Retailers reported strong produce sales this Thanksgiving, despite some increased prices caused by cold weather in California and Tropical Storm Gordon in Florida. Retailers said customers still went for traditional holiday items, but one reported an increase in sales of precut carrots and two of those interviewed by SN last week reported a dip in cranberry sales.
A spokesman for Raley's, West Sacramento, Calif., said dollar sales for produce were up overall from last year, but those figures may have been inflated by higher prices.
Potatoes, yams and lettuce were strong items, he said. "Nothing really changes for Thanksgiving," he said. "It's hard to break those traditions."
Don Bergen, produce supervisor for Tidyman's, Greenacres, Wash., said shoppers were well informed about supply shortages in California and Florida, and understood why there were price increases. "They didn't think we were trying to gouge them," he said.
One wholesaler, Frank Gillespie, corporate produce director for Roundy's, Pewaukee, Wis., said high prices hurt sales.
"High prices caused some customers to change their buying habits," Gillespie said. "Some went to frozen vegetables."
Gillespie said he did see an increase in value-added produce sales this year. Baby peeled carrots moved 40% more than expected, probably because people substituted those for green beans, which were in short supply, he said.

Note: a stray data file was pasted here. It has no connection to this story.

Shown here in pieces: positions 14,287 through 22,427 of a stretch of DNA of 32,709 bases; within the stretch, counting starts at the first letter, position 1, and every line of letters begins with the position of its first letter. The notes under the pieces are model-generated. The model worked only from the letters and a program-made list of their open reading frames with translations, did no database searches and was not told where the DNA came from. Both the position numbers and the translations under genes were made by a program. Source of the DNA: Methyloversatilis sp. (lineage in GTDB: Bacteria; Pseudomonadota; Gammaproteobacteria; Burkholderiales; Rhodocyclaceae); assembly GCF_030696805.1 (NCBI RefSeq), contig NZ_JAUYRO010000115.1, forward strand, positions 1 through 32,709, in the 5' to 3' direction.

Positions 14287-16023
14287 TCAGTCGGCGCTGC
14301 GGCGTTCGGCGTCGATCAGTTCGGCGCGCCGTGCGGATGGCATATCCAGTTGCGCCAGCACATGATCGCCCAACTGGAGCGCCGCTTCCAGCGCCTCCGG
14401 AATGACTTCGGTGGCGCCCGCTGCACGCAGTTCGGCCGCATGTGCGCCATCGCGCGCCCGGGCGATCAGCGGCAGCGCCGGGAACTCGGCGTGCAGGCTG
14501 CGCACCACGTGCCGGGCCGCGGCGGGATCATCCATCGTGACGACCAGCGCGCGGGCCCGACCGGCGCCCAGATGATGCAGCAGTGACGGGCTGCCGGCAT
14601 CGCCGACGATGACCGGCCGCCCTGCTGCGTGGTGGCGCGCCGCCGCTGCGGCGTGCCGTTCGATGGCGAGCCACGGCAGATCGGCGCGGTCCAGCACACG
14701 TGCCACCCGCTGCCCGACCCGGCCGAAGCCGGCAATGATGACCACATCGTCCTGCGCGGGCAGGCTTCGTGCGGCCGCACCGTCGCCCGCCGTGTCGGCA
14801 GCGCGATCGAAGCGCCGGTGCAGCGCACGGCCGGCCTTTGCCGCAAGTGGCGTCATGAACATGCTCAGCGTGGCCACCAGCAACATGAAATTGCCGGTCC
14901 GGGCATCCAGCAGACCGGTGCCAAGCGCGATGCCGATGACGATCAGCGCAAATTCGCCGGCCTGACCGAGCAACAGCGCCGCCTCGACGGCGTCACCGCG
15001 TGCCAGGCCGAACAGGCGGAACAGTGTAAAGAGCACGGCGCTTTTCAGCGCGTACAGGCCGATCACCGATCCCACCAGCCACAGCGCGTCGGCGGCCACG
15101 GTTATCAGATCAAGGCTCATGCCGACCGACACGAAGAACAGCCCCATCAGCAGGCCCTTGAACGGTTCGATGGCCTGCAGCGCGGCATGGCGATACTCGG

Promotions helped other retailers weather the holiday. Jack Lanners, director of fruits and vegetables for Glen's Markets, Gaylord, Mich., attributed a 9% increase in sales to more competitive pricing. Glen's featured three pounds of sweet potatoes for $1 and celery for 48 cents a bunch, he said. "We were featuring a lot more nuts, including meat nuts, shell nuts and pistachios," he said. "They gave us a great boost."
Featuring fruit at 10 for $1 drew customers to Harp's Food Stores, said Vince Terry, director of produce operations for the Springdale, Ark.-based chain. The response was excellent to the promotion, which included navel oranges, red delicious apples, tangelos and grapefruit. Monty Poulin, produce buyer for Plumb's, Muskegon, Mich., said his ads drove sales. Plumb's took a loss on some items, like a 10-pound bag of potatoes for 99 cents, he said. "Sometimes, you've got to do that," he said.
An improved economy helped boost sales nearly 5% at Rice Food Markets, Houston, according to Hugh Williams, vice president and director of produce and floral operations.
Tom Murray, director of produce for Roche Bros. Supermarkets in Wellesley Hills, Mass., said Tropical Storm Gordon caused shortages of some items. "Green beans are usually a big seller, and we didn't have those," he said. "Broccoli was expensive."
Most retailers said they had ordered enough, so they weren't caught by surprise by Gordon and California's cold weather.
Plumb's Poulin said he had enough produce to cover his ad items, although he expects a shortage for the next few weeks.
Harp's Terry agreed. "We had no problem with supply, since we ordered early," he said. "If I had to run some of those items, like bell peppers, under ad prices this week, I'd probably commit suicide," he joked.